OSU Sailing Club

Nathan Graham

The OSU sailing club has been making waves this past year as it made appearances in the Northwest Intercollegiate Sailing Association (NWICSA) and attended four different national events.

The club is currently in the off season but they maintain an active schedule and are always looking for potential members.

“It’s really not as intimidating as it sounds. Just come out for a couple practices and you will see it’s really nothing to be scared about,” said Jin Parisien, sailing club member. “I think one problem is people don’t have a clear image of what college sailing looks like and so they imagine all sorts of things.”

The club has anywhere from 15 to 30 active members at a time depending on class schedules and club events. With that being said, the team is looking to expand their roster.

“We are especially looking for women,” said  Madison Thompson, the co-captain of the club. “We historically haven’t had a strong women’s team and women have an amazing opportunity to go to nationals this year if we can put together a team.”

The club uses a 14-foot boat, called a Flying Junior. It can support up to two people — typically a skipper and crew. The skipper drives the boat, works the main sail, and controls the speed, while the crew has manages other responsibilities.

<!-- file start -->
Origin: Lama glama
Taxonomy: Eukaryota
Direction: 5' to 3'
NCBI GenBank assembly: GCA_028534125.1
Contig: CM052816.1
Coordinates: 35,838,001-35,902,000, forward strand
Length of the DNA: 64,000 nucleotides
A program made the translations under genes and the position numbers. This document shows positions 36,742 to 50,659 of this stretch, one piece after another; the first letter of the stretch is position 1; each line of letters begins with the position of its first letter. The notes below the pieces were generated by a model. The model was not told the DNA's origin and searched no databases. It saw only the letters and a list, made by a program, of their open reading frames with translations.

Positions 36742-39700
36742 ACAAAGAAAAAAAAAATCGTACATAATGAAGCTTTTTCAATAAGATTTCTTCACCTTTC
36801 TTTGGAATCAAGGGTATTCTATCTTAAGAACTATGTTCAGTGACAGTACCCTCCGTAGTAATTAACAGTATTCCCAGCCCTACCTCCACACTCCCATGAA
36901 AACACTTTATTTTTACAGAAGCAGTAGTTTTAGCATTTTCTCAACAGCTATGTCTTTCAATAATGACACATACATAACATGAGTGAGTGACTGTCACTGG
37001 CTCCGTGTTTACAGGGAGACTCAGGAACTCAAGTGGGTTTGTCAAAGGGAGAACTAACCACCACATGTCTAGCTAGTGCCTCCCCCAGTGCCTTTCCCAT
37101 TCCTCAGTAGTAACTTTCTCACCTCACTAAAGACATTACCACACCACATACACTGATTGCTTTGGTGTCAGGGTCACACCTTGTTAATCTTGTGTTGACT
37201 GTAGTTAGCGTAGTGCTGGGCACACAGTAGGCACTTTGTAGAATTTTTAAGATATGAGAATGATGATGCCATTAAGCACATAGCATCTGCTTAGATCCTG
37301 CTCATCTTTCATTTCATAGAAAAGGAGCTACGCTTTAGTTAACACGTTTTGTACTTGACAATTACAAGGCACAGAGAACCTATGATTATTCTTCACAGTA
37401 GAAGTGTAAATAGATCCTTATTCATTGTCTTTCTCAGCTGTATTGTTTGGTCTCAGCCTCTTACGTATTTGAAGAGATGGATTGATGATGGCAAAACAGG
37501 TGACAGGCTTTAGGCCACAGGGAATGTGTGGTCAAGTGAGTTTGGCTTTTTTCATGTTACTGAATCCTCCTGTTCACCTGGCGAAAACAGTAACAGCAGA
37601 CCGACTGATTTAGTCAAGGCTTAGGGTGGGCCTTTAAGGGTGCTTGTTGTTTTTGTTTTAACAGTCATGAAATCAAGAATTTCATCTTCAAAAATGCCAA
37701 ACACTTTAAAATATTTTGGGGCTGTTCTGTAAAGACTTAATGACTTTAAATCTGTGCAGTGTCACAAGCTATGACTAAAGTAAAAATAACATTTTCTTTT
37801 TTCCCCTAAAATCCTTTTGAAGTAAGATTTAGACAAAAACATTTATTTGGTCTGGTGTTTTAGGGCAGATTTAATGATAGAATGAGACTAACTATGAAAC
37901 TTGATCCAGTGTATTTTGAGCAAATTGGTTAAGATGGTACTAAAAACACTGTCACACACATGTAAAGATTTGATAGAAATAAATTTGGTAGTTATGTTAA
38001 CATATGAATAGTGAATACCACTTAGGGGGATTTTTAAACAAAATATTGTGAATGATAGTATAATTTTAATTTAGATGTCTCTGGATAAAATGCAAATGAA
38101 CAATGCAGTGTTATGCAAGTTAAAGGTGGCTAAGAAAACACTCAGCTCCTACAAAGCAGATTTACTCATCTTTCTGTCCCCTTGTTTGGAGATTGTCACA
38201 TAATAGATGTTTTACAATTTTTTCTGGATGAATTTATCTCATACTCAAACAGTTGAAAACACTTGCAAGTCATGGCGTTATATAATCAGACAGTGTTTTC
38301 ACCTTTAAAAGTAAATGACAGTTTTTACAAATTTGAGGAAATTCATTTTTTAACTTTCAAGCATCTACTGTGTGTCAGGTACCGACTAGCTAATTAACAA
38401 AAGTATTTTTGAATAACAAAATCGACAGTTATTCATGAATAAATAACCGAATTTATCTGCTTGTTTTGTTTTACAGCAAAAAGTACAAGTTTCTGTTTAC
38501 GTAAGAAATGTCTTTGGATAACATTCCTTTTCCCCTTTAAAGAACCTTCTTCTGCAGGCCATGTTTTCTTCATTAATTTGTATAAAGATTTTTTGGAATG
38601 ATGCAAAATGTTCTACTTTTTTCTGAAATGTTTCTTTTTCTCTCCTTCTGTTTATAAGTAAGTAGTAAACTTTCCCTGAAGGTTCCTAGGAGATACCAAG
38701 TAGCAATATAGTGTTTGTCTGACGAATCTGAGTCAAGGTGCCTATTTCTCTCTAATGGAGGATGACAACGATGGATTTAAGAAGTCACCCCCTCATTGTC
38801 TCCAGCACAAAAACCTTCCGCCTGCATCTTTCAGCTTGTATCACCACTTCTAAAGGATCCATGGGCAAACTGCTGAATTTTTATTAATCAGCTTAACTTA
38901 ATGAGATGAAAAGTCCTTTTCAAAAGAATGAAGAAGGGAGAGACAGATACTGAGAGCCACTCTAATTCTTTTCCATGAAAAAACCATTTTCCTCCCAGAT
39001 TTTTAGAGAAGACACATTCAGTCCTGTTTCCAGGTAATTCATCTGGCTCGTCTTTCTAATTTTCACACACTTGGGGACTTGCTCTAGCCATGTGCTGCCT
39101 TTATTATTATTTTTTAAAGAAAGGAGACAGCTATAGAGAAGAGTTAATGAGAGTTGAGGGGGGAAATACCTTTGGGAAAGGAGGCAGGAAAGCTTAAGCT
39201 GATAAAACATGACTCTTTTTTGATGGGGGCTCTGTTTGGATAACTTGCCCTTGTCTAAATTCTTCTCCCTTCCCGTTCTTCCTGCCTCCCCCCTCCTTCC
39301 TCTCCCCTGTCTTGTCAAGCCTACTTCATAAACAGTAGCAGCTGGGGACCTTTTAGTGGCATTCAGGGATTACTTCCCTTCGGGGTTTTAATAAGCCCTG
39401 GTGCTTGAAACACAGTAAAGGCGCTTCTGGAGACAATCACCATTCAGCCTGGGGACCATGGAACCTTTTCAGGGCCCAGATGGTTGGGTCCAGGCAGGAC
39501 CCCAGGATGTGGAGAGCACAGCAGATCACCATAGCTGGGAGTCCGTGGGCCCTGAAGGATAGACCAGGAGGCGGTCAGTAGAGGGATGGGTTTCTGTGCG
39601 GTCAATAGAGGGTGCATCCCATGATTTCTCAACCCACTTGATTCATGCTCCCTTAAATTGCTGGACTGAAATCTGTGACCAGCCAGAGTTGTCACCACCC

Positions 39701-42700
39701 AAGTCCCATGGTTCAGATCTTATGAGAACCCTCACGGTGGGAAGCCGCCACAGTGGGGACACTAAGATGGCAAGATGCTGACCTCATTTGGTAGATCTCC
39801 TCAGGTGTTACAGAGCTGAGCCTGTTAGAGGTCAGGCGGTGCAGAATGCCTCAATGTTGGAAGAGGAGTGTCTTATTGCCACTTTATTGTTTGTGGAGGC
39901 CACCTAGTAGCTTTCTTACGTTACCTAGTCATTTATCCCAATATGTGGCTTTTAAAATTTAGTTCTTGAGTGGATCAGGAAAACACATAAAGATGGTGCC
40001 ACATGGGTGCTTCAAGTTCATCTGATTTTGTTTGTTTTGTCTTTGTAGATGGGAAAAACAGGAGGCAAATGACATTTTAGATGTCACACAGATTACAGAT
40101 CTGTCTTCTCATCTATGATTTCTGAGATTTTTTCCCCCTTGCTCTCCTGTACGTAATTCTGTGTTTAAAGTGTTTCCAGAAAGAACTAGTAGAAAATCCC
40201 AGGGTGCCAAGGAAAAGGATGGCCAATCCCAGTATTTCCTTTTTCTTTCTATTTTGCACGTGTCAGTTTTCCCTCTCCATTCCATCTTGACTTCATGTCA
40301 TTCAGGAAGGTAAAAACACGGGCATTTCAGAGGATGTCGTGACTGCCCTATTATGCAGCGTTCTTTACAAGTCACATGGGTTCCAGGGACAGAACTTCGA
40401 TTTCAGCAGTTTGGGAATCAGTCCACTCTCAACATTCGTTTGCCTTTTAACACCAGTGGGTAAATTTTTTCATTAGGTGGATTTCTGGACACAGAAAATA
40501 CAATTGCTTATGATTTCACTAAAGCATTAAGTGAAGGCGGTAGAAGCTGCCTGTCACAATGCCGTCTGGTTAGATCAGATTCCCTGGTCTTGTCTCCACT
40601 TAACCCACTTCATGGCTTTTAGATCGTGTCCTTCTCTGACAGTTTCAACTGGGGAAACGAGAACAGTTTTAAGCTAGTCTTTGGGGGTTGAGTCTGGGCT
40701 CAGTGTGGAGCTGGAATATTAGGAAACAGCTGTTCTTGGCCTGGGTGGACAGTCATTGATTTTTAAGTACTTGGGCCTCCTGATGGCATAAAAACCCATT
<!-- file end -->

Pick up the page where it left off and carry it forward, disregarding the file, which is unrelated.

“The skipper can really focus on your boat speed,” said member of the club Andrew Wilkinson. “The crew can look around and think about the bigger picture. It creates a cool bond.”

The bigger picture involves scanning the waters, determining changes in the wind and tactical advantages that the team can exploit during competitions. One of the things to look out for on the water are ‘puffs.’

“It’s like a dark patch on the water,” said Mitch Bartlein, crew member in the club.” Big gusts of wind, puffs of air and you either want to hit those or avoid them.”

The club practices with the University of Oregon sailing club at Fern Ridge in Eugene. This provides a unique opportunity for sailors. The greater number of boats on the water allows the two clubs to hold mock competitions during practice.

The club offers a lot of opportunities for new members that want to participate in the competitive race teams.

“We judge our race team by dedication first,” Thompson said. “We don’t ever question whether or not you are a good sailor. If you come onto the team and are super psyched you can get onto the race team pretty easily.”

The competitions start up again in the later parts of the year and involve a lot of traveling.

“We travel in spring and fall almost every weekend,” Thompson said. “Our race team will compete to go to nationals and we’ve qualified consistently the last three years.”

There are also opportunities for people who do not want to compete as well. The club has no tryouts and will accept anyone that wants to try sailing.

“If you don’t want to race you don’t have to. If you just want to learn how to sail we will gladly teach you,” Wilkinson said.

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